Michael Collins Armoured Car – Sliabh Na mBan
Visitors to the Curragh Military Museum can now see the historic vehicle Slíabh na mBan, which was used by Michael Collins on his last fateful journey. It is housed in its own separate annex and visitors should check with the Museum to see if the annex is open on the day of their visit.
Ireland World War I Website
The Military Heritage of Ireland Trust CLG is pleased to announce the creation of a link to a new website that will act as a forum for everyone interested in the Irish participation in World War 1.
http://www.irelandww1.org/index.php has been created by Richard Grayson and Catríona Pennell who now co-edit the site. They have both been involved in a number of events which have flagged the amount of work going on around centenary celebrations. During these discussions, they have become aware that there are many connections which could be made between academics and community groups, but which have not yet been made.
Richard and Catríona want to do something about this, and believe that a website which acts as an information hub could be useful for academics and community groups. They would like to collate information about whatever is happening in relation to the subject of Ireland in the era of the First World War. That could be current or future: research projects, doctorates, post-docs, exhibitions, public talks, workshops, publications, guided tours, political debates/discussions, documentaries, art, theatre…the list is endless.
As well as being an information hub, Richard and Catríona hope that the website will also act as a networking forum, allowing academics and representatives of non-university-led organizations and projects to introduce themselves to each other, and perhaps act as a springboard for conversation and collaboration.
National Archives U.K. – Medals Index Cards 1914-1920
With the centenary of the commencement of World War 1 just 14 months away, families with a next of kin who fought in that in the British Army will be interested to find that they may be able to find material relating to their family member at the following Website (New Window)
These records are index cards created by the Army Medal Office towards the end of the First World War. They record the medals that men and women who served in the First World War were entitled to claim. There are over 5 million cards, held in series WO 372. Most of the cards are for soldiers in the British Army. The collection also includes:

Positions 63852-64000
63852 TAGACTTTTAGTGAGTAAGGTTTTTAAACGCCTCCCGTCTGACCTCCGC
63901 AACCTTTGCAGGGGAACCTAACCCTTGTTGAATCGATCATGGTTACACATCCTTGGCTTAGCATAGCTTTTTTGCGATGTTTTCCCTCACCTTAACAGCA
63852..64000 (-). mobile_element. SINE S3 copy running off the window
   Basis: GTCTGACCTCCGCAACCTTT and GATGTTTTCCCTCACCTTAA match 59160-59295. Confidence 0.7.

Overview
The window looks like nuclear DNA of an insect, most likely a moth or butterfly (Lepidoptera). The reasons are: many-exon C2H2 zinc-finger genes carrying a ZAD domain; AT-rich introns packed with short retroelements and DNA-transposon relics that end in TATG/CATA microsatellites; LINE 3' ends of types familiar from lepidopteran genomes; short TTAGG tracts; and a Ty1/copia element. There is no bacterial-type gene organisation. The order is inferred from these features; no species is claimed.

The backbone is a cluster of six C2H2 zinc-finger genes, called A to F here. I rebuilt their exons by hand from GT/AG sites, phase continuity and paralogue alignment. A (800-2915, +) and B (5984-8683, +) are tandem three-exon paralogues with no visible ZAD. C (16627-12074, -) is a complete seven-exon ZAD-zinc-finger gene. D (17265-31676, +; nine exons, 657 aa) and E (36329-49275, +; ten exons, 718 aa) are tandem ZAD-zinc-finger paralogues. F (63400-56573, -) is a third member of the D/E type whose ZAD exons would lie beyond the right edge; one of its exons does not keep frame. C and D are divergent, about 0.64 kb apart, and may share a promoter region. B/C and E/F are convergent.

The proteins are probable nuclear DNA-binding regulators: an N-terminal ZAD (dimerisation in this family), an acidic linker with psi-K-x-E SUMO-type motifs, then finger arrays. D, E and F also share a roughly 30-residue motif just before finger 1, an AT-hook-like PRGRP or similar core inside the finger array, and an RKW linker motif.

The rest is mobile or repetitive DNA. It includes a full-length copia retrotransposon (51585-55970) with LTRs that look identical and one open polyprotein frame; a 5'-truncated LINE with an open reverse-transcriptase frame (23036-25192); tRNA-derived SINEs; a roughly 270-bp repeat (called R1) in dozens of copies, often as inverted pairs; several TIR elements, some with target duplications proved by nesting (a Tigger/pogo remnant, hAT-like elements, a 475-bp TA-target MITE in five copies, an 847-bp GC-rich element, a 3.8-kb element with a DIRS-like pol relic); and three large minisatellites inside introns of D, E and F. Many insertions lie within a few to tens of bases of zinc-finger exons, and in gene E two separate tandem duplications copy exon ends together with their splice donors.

- Most British Army officers
- Indian Army personnel
- British Army nurses
- Royal Flying Corps personnel
- Royal Naval Division personnel
- Some civilians
Most of the cards contain information about campaign medals, which were generally awarded to all those who served overseas. However, some of the cards record people’s entitlement to gallantry and long service awards.
It is important that as much information is sought from family records; for example – name of regiment or branch (infantry, artillery, cavalry etc), rank, service number etc. In addition, the correct spelling of the first name and family name should be accurate.
National Museum Of Ireland – Call For Papers: Research Conference 2013
The National Museum of Ireland – Decorative Arts and History will hold a special day of talks to showcase new research on the theme of ‘Visual and Material Culture’ at the National Museum of Ireland, Decorative Arts and History, Collins Barracks on Saturday 16th February 2013.
The purpose of the conference is to allow historians, scholars and practising artists to present their work for discussion before established academics, researchers and peers working the fields of visual and material culture today, as well as members of the general public interested in these areas. Papers on any aspect of the National Museum of Ireland’s decorative arts and history collections are welcome.
The conference also aims to provide postgraduate scholars opportunities to:
- Share their findings
- Engage with the most recent scholarship on the Museum’s collections
- Collaborate and make links with peers, museum professionals, historians, artists and scholars
Individual papers should last for 20 minutes and anyone interested in presenting their work should submit a short Curriculum Vita, along with an abstract of no more than 300 words to the address below before the 1 December 2012.
Email proposals to Eimir O’Brien or post them to:
Education and Outreach Department
National Museum of Ireland – Decorative Arts and History
Dublin 7, Ireland
Ph: +353 1 8816 514